Review: “Our Country Friends” by Gary Shteyngart

Intense, funny and charged with the nervous fear of the early days of the COVID-19 pandemic, Gary Shteyngart’s “Our Country Friends” blends a classic “country estate” novel with our all-to-familiar dystopian present.

As the novel begins, writer Sasha Senderovsky (a bit of a Shteyngart fill-in) invites a group of old friends to stay at the country house he shares with his therapist wife and their adopted daughter. There’s a main house and a series of little bungalows, surrounded by dying trees and sharing creaky plumbing, problems that Sasha doesn’t have the money to fix.

Our host is past his prime earning potential and hoping for a TV script to come through. This long-delayed project brings a bonus guest to the estate: a famous actor, unnamed, who is developing the script with Sasha. This partnership leaves Sasha beholden to the actor’s good will, even as the confined star stirs up the already tense “pandemic meets ‘Trump-country'” environment.

Sasha and his friend are decidedly not Trumpers. They are mostly immigrants, high school friends from New York City who’ve seen a range of success. A failed adjunct professor/grease monkey at his uncle’s restaurant is still hung up on his high school crush, who’s recently hit it big as the tech guru behind the “Tröö Emotions” app. There’s also a trust fund bon vivant and a former student of Sasha’s who grew up poor, rural and white and isn’t above stirring up culture-war resentments for publicity.

It’s a good cast, each distinct, prickly and lovable at the same time. They drink too much and fall into cliques (as well as in and out of one another’s beds). They tend toward the libertine, with outdoor sex and plenty of skinny dipping in the pool.

They also occupy an elevated social class, even if some of them, like Sasha, are doing so on credit. (He winces at a four-figure liquor tab but still signs the check.) Indeed, one of the book’s rare missteps is when Sasha’s student, Dee, obliviously reveals just how well-padded her bank account is. It’s an unlikely gaffe for someone who is supposed to have grown up counting every penny.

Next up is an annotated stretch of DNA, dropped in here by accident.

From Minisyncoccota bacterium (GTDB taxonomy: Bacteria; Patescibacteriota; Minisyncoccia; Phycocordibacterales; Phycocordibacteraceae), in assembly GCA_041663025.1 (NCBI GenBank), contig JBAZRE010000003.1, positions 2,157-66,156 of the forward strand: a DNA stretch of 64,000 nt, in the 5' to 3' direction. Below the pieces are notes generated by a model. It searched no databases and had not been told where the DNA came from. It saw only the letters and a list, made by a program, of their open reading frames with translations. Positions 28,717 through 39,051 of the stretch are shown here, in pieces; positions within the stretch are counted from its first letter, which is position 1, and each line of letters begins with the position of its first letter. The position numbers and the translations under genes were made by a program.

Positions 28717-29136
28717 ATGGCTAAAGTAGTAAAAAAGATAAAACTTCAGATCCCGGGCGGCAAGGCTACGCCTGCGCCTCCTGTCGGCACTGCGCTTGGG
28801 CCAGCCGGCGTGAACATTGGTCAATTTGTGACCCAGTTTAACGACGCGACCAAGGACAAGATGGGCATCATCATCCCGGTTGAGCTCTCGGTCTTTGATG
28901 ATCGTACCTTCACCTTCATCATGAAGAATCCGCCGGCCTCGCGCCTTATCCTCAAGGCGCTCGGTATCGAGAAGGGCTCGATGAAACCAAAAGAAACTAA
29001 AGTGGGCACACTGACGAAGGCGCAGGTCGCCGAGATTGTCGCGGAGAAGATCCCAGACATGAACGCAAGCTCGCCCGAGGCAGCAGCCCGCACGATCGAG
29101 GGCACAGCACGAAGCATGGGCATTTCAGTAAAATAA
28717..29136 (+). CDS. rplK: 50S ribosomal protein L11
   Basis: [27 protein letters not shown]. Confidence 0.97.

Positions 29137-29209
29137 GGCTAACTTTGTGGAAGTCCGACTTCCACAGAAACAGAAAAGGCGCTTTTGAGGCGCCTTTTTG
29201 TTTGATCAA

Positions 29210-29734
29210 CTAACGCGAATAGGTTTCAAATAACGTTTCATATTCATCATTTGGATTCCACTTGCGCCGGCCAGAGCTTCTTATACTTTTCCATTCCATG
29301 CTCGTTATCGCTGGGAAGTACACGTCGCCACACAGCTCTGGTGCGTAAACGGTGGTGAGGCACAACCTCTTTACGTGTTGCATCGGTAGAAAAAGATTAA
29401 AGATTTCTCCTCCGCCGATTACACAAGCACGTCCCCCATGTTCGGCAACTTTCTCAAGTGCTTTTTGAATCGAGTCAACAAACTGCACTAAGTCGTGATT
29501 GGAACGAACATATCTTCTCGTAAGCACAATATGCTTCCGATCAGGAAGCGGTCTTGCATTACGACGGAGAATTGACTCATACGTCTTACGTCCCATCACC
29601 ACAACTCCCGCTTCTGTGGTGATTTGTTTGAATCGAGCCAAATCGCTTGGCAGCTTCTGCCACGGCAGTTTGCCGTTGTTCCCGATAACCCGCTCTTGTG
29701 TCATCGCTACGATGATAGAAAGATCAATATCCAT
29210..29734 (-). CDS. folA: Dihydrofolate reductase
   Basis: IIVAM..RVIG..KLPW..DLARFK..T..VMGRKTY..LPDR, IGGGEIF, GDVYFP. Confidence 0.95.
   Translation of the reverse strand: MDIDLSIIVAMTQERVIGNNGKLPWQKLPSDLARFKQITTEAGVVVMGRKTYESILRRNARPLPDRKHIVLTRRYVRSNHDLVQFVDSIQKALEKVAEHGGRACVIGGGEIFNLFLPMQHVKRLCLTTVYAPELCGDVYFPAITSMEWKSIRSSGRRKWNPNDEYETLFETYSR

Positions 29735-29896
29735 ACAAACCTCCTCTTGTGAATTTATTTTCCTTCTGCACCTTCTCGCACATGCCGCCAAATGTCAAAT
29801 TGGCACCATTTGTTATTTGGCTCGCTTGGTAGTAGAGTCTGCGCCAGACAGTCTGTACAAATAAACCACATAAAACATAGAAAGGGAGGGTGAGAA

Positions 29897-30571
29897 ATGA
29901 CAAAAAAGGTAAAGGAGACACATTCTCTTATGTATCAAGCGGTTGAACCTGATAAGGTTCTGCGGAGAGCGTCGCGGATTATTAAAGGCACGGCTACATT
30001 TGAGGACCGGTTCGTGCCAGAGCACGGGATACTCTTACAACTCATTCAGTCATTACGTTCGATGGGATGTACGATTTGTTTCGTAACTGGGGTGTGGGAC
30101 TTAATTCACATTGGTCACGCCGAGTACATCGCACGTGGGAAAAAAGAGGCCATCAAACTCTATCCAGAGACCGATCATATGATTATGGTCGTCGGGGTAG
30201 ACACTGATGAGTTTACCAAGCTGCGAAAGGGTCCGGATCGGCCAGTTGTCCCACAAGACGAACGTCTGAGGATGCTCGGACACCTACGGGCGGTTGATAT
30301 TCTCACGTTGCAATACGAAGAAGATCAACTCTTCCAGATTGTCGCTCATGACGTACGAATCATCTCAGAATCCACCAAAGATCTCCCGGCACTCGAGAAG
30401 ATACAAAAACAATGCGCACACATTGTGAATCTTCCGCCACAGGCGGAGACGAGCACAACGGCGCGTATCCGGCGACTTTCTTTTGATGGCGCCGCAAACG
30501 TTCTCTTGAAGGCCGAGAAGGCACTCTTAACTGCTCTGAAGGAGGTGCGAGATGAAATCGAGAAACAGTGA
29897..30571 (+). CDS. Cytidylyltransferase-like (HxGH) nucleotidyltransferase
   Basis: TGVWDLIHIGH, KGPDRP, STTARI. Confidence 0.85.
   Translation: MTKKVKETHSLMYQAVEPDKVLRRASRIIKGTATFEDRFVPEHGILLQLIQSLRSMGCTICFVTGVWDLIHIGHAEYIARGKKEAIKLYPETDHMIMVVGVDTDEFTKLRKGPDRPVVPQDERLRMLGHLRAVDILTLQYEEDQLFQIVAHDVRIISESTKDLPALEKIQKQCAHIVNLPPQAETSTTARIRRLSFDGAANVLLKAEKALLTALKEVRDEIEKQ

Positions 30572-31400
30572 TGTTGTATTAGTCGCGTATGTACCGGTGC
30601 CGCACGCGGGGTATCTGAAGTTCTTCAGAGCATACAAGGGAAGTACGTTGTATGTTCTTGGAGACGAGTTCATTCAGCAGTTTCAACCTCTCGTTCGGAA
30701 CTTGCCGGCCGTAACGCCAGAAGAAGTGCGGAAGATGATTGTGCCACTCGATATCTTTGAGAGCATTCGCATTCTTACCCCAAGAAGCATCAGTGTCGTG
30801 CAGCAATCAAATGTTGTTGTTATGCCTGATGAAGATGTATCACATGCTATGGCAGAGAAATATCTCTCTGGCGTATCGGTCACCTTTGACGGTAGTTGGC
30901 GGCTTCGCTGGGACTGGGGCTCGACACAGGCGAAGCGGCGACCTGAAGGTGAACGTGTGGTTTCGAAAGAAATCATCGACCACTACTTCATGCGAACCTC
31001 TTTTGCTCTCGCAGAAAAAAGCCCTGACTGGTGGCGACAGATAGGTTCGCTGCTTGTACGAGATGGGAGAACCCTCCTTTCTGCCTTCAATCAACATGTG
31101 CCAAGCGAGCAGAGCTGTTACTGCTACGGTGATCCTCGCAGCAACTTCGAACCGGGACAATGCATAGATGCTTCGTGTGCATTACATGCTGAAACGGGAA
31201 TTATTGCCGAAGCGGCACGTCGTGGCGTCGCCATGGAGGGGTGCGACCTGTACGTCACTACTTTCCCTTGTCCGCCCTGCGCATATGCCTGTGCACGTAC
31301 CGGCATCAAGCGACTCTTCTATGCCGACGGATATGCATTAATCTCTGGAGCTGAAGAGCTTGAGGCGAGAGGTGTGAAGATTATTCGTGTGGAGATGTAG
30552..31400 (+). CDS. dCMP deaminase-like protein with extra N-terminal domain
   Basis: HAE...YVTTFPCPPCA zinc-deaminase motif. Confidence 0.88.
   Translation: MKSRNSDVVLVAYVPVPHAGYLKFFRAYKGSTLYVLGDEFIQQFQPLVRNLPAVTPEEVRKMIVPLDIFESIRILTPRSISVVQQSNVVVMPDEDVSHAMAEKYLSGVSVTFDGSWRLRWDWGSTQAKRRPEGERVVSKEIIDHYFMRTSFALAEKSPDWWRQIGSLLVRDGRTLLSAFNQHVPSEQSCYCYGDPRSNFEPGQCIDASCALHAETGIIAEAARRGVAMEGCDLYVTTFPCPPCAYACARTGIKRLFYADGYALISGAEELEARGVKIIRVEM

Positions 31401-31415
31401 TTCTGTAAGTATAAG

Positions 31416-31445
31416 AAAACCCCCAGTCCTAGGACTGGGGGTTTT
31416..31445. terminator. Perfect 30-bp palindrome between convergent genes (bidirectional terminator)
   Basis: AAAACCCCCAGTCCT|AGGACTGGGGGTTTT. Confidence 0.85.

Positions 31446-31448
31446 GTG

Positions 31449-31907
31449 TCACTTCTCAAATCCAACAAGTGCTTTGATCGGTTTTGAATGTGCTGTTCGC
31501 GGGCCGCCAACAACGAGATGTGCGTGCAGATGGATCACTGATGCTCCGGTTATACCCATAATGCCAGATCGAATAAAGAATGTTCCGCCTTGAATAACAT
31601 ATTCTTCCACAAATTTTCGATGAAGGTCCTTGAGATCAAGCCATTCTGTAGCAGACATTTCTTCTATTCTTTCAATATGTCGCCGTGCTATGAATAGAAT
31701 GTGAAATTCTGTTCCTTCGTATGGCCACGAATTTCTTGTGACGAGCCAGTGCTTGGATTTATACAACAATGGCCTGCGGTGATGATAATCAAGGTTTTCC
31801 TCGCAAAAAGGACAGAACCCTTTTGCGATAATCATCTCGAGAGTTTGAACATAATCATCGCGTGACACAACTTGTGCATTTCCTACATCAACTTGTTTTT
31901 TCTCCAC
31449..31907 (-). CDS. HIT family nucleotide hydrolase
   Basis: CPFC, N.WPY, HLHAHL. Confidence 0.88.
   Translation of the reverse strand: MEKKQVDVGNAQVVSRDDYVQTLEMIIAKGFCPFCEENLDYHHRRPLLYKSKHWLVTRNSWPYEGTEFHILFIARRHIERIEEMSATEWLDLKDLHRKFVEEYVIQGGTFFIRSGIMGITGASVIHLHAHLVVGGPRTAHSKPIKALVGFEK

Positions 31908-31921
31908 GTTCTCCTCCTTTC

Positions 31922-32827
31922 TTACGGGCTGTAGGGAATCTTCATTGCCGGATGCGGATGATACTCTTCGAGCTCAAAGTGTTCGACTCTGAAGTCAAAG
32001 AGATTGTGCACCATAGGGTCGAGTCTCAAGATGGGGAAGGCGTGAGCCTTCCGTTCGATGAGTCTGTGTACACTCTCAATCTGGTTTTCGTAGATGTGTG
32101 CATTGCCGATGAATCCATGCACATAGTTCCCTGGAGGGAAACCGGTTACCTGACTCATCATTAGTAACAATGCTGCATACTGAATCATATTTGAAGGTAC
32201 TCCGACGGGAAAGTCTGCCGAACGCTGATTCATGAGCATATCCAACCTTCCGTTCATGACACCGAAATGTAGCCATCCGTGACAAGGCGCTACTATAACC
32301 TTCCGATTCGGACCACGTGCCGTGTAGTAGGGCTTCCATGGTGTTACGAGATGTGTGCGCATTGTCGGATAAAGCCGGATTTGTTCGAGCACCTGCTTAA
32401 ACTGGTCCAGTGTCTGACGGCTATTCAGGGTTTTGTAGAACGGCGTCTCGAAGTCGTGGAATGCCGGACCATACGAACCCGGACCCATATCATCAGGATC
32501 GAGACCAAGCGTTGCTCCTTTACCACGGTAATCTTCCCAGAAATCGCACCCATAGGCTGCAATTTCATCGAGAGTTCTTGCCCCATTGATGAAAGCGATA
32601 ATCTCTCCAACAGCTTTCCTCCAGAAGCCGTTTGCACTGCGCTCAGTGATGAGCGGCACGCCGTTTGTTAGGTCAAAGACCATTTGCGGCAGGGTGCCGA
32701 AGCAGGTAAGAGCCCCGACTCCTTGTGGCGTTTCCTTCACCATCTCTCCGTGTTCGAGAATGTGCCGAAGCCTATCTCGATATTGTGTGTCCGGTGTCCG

There are plot engines–an app that bewitches one of the guests, a social media scandal, a black truck that periodically sits outside the gates. And there’s the great ghost of COVID looming over everything, haunting our guests as they seek refuge from the dirty world outside.

Shteyngart captures the uncertainty of the early days of the pandemic, the hollow gestures of hygiene theater, the understandable paranoia and the countervailing desire to get drunk and hug your oldest friends around the neck. That said, “Our Country Friends” transcends the pandemic, addressing larger issues of friendship and success, betrayal and heartbreak. I thought it lingered too long in its final fadeout (like COVID itself, I suppose), but it was still a warm and rewarding read.


“At their lower moments, they always overcame their parents’ programming, always offered each other more than they had ever been given.”


“She remembered the little fishes her father had used to bait the sea bass of Long Island Sound, the way they used to thrash on the hook, unsuitable for anything but dying between the teeth of a more important animal.”


“People were dying in the city. Some more than others. The virus had roamed the earth but had chosen to settle down there, just as the parents of Masha, Senderovsky, Karen, and Vinod had chosen it four decades ago as a place to escape the nighttime reverberations of Stalin and Hitler, of partition, of the pain that radiated not to distant memory but cracked outright from their own fathers’ hands.”


“Senderovsky watched his wife in the sundress return to her patients and her child’s lesson plans and thought of the raft of mystery that floats between two partners, even contented ones, as they turn in for the night. He wished he could fall in love with someone as his wife evidently had done. He had chased after beauty for such a long part of his life, until he had caught up with it and found it, like everything else, worthy of no more than a chapter or two of heightened prose.”